February 27, 2015 Update

On Friday, February 27, 2015, WAC member Kathy Winters met with Stephen Buchbinder, the attorney for Michael Argiros, owner of the SPN site.  The purpose of the meeting was to discuss the status of the proposed development. 

Mr. Argiros is working with his team to refine plans for a proposed rental housing development at the site.  Mr. Argiros still intends to pursue a 48-unit housing development that would be built under a Comprehensive Permit issued pursuant to Ch. 40B, although he has not made a final decision on all of the details.  Under his current plan, the basic configuration of the development is the same as that which was discussed in the fall (see below):

  • 12 townhouse units in three clusters along Karen Rd.
  • 36 units in one apartment building along the Beacon St. side.  The apartments in this building would be a mix of studio, one-bedroom and two-bedroom units.


According to Mr. Buchbinder, in response to comments received from neighbors regarding previous drawings, they are working on design changes to make the apartment building appear more residential and less institutional.  His client is also taking steps to complete a traffic study.

As far as timing, Mr. Buchbinder cannot say with any certainty when his client expects to initiate the 40B process, but that it could possibly happen later this spring.  Mr. Buchbinder said that he would like to hold a community meeting to discuss the project once the project eligibility paperwork is filed.



The St. Philip Neri Working Group of the Waban Area Council, consisting of three Waban Area Councilors, is interested in facilitating timely communication between Waban residents and the property developer about the progress of the development of the St. Philip Neri site.  Even before the property was first purchased by West Roxbury developer, Michael Argiros, principal of Charles River Realty Group, the Council had queried the Newton Planning Department regularly and, post purchase, the developer’s counsel, in an attempt to learn of possible uses for the site. After recently exchanging e-mails with our Ward 5 Aldermen and the City of Newton Planning Department (which e-mails are viewable on the Area Council website at wabanareacouncil.com), this group reached out a second time to Steve Buchbinder, the attorney representing the developer, who agreed to coordinate a meeting with the Waban Area Counsel Working Group, Ward 5 Alderman John Rice, Mr. Argiros, and Mr. Argiros’ associate, Ian Gillespie, of Gillespie and Co., Concord, MA. That meeting took place on September 18, 2014 in the offices of Schlesinger and Buchbinder with Councilors Sallee Lipshutz and Kathy Winters and Alderman Rice able to attend.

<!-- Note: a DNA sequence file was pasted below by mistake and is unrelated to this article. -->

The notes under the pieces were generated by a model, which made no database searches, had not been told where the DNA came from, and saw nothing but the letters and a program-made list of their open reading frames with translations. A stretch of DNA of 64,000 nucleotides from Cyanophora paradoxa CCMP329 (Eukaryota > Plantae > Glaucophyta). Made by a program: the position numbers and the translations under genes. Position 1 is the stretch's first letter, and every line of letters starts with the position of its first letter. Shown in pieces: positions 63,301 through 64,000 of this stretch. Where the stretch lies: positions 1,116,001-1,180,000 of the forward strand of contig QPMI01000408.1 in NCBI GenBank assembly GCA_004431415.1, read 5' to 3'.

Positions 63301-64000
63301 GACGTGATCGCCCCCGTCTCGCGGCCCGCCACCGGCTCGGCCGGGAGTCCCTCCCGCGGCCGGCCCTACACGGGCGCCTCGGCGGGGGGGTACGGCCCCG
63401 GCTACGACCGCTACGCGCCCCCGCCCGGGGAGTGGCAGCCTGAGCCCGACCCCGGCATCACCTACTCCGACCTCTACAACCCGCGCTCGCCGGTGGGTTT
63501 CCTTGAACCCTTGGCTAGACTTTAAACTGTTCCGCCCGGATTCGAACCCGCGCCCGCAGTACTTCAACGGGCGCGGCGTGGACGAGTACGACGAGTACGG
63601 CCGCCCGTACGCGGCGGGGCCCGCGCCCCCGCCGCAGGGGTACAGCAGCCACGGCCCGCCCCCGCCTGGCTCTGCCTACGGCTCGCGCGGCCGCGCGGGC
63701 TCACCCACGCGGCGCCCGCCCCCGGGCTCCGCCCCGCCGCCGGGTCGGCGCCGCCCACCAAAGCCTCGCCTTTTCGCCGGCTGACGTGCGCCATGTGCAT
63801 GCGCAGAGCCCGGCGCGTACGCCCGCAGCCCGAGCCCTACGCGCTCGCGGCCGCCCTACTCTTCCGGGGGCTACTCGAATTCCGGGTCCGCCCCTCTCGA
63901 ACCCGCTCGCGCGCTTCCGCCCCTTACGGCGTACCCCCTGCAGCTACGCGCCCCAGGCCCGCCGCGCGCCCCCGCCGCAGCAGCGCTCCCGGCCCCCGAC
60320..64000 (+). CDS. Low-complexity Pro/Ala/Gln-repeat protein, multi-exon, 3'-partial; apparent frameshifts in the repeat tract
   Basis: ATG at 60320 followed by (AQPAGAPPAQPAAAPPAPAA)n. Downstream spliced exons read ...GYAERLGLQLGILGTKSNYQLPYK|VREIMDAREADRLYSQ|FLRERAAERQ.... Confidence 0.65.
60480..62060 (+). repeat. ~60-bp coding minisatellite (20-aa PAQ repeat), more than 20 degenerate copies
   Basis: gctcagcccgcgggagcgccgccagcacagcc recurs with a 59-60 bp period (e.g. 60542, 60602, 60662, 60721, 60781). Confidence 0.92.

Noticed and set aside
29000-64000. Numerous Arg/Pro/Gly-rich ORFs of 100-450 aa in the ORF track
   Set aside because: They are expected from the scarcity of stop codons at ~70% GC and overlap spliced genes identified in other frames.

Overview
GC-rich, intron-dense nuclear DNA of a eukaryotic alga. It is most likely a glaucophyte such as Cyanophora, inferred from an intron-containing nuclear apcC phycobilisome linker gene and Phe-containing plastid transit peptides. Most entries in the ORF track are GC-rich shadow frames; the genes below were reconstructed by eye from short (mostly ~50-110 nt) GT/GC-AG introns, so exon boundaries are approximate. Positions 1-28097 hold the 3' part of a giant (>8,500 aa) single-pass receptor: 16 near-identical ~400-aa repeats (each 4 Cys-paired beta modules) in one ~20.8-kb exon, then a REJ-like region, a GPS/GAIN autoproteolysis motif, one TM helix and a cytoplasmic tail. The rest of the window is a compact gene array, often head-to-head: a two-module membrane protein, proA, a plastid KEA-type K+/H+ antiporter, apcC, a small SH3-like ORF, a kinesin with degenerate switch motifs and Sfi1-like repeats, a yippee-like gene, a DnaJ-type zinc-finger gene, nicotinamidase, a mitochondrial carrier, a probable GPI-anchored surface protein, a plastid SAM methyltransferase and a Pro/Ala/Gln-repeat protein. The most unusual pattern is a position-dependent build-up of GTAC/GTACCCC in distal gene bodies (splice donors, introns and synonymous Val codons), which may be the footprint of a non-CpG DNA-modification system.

Information disclosed at that meeting:

The developer is inclined to apply for a 40B development of the property. The reasons given for selecting the 40B route as opposed to a Special Permit:

                1.  To avoid a possible one year delay if the development of the property were deemed to be both historical and preferably preserved by the Newton Historical Commission.

                2.  The Special Permit would require a change of zone. If the proposed project did not fit within an existing zone, the developer would need to seek the creation of a new zoning district. That necessity could add up to a year to the process.